I believe that so much effort has gone into the cultivation of sea bass due to the high market demand for their meat. Sea bass are a popular fish for consumption as they have a white, flaky, buttery meat that many people enjoy. The fish also grow pretty large making an individual fish worth a good amount of money. Effort was put into the cultivation of these fish because of their market value and not due to the chances of success. However with genetic modifications, in the future I think it may become possible to develop a species of sea bass that is better suited for cultivation but we are not near that point yet.

    1. Hi, Logan
      I found your addition of your personal experience with Sea Bass interesting, I feel that it gave you more of a sense of credibility to talk about the matter at hand. More than me, for sure, as I’ve never personally handled the species. I believe your idea on how to properly handle the species, that being the suggestion of using a marine reserve + breeding site was really inspired. I feel that it is truly a method that could work in cultivating this species in a genuinely efficient way.

  17. According to Francis Galton’s guidelines to animal domestication, the Sea Bass would not actually be a strong contender for the aquaculture project. The criteria listed were at best very general and a good perspective for what people of the time actually thought. Galtons criteria are; hardy, endowed with an inborn liking for man, comfort loving, able to breed freely, and needful of minimal tending. Of these criteria the Sea Bass does not fit the bill. For instance breeding is said to be conditional on environmental variables and the fish themselves often do not go in to reproduction “mode” unless environmental stimulus is not correct. Sea Bass are indifferent of man per criteria number 2. As time has progressed so has our allowances on what can be considered a good contender for domestication.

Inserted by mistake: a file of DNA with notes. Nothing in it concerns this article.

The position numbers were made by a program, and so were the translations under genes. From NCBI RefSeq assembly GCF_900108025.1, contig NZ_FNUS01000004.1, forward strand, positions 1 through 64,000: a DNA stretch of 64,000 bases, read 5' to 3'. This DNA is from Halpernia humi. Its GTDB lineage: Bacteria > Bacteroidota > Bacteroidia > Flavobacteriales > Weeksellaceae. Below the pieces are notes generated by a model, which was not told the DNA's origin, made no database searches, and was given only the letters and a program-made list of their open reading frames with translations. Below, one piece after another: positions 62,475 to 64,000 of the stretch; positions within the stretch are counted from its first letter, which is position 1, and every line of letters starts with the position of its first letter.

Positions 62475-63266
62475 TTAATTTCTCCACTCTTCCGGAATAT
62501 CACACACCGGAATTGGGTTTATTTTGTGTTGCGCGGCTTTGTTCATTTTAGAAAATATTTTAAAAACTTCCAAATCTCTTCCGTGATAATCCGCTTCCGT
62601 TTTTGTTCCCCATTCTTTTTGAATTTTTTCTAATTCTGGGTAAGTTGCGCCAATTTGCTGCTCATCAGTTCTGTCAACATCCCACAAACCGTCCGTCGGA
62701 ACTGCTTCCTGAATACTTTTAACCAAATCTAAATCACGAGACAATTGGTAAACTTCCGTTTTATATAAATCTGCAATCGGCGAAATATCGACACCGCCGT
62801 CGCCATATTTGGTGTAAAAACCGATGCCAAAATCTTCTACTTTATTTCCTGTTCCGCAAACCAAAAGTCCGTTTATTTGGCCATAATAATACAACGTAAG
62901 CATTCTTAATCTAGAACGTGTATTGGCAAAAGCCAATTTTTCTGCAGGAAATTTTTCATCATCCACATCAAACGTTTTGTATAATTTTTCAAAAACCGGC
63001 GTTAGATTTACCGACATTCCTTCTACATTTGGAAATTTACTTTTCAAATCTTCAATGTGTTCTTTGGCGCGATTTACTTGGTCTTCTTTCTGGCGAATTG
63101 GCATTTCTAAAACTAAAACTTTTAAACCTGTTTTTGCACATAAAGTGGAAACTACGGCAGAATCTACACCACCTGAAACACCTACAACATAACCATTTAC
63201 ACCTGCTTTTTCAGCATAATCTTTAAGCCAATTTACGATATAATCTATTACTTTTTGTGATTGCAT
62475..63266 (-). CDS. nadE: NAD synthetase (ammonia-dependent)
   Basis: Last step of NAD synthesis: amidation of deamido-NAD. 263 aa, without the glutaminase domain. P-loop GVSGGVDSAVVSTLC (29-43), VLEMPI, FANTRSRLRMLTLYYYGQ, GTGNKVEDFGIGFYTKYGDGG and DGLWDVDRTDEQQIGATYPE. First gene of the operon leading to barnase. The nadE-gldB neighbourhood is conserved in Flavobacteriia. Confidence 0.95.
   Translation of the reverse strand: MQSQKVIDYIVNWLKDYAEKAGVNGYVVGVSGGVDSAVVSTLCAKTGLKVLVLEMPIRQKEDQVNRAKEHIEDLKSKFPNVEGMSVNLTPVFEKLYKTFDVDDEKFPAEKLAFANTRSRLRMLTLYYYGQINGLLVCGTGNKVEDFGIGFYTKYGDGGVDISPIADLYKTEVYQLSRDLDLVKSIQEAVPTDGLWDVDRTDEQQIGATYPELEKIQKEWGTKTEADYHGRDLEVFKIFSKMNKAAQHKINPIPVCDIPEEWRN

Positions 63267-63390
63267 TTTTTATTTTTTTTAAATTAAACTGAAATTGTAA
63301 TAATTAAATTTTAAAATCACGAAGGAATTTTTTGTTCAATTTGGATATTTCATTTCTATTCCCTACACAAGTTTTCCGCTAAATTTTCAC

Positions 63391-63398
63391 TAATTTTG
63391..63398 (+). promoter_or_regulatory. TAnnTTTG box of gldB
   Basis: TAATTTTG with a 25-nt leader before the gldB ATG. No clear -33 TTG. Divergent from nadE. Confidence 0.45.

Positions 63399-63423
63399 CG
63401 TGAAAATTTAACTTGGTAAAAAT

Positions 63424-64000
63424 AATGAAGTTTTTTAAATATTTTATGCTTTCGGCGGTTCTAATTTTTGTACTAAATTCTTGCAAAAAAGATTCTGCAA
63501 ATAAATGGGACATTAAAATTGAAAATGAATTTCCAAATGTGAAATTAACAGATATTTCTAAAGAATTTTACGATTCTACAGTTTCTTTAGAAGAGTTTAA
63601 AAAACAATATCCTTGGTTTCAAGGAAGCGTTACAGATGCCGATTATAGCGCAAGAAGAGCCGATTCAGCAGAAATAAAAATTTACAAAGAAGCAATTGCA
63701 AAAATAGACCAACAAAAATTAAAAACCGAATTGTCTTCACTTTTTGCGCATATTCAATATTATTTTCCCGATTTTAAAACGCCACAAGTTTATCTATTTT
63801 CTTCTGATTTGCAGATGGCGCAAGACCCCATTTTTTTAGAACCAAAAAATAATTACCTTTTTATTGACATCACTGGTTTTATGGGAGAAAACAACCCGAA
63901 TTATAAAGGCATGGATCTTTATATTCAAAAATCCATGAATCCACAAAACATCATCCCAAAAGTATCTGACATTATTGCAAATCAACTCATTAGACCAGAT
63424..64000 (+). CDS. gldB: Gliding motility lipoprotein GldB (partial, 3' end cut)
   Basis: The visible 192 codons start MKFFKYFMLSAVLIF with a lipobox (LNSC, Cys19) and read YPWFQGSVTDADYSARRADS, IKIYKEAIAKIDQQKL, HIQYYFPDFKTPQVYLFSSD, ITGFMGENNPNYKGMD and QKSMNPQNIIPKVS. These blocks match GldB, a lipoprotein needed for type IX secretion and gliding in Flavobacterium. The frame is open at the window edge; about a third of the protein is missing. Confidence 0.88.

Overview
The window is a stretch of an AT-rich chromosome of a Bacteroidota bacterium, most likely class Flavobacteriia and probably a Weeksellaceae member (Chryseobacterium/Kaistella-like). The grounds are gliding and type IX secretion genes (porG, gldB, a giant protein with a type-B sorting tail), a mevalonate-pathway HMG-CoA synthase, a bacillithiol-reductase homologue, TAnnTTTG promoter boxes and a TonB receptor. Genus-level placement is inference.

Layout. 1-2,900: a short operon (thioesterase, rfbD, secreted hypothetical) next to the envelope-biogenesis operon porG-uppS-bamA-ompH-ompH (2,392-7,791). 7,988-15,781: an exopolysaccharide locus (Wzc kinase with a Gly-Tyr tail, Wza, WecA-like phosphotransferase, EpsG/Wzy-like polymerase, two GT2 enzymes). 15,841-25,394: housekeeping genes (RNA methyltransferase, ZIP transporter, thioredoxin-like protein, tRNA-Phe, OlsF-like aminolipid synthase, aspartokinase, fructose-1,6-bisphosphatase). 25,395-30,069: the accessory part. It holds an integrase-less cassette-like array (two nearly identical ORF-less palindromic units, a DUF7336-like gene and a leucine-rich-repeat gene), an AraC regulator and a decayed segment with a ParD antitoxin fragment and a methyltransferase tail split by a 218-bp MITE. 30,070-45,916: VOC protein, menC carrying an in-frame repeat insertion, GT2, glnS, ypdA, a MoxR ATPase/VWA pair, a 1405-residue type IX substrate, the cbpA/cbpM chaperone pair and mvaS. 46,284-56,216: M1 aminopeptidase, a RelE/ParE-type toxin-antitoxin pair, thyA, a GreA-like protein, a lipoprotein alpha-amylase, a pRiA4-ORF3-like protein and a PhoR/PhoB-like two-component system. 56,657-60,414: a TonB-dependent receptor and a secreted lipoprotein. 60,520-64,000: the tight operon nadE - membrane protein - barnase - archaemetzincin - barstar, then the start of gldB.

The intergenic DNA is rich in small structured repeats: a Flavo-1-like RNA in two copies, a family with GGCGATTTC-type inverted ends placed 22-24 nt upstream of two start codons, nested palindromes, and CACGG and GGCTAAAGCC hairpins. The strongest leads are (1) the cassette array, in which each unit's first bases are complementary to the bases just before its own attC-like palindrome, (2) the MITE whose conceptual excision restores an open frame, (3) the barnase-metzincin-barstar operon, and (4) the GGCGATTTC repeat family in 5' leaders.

18. The five-point criteria derived from Sir Francis Galton specified that when considering domesticating an animal they should be able to endure harsh conditions, have a natural liking to humans, thrive in captivity, breed freely and generally be low maintenance, needing little interaction. Looking at these concepts, Seabass are likely one of the worst candidates for domestication as they are not hardy, are indifferent to humans, hate captivity, are mysterious in the ways they reproduce, and start out life blatantly unprepared needing a lot of care to grow. However when considering some of the morphological adaptations perciforms have like the swimbladder for example, it makes sense that these fish would not need to work as hard compared to more simple fish without swimbladders that need to exert more energy to not sink. So generally speaking, Perciforms of any species have a very desirable meat composition that has very few bones in a fillet. This is all in part due to Perciforms expending less energy than other fish. So, when considering if Seabass are a good candidate for aquaculture, I think it comes down to if it is worth it to the market. Scientific advancements in hormone treatments have made it to where we can overcome some of the barriers faced with domesticating organisms like the Seabass, but gathering the logistics needed to sustain such a high maintenance fish in a closed off farm does seem daunting. The meat that comes from Seabass seems extraordinary, so perhaps domesticating it, despite the hardships, is worth it.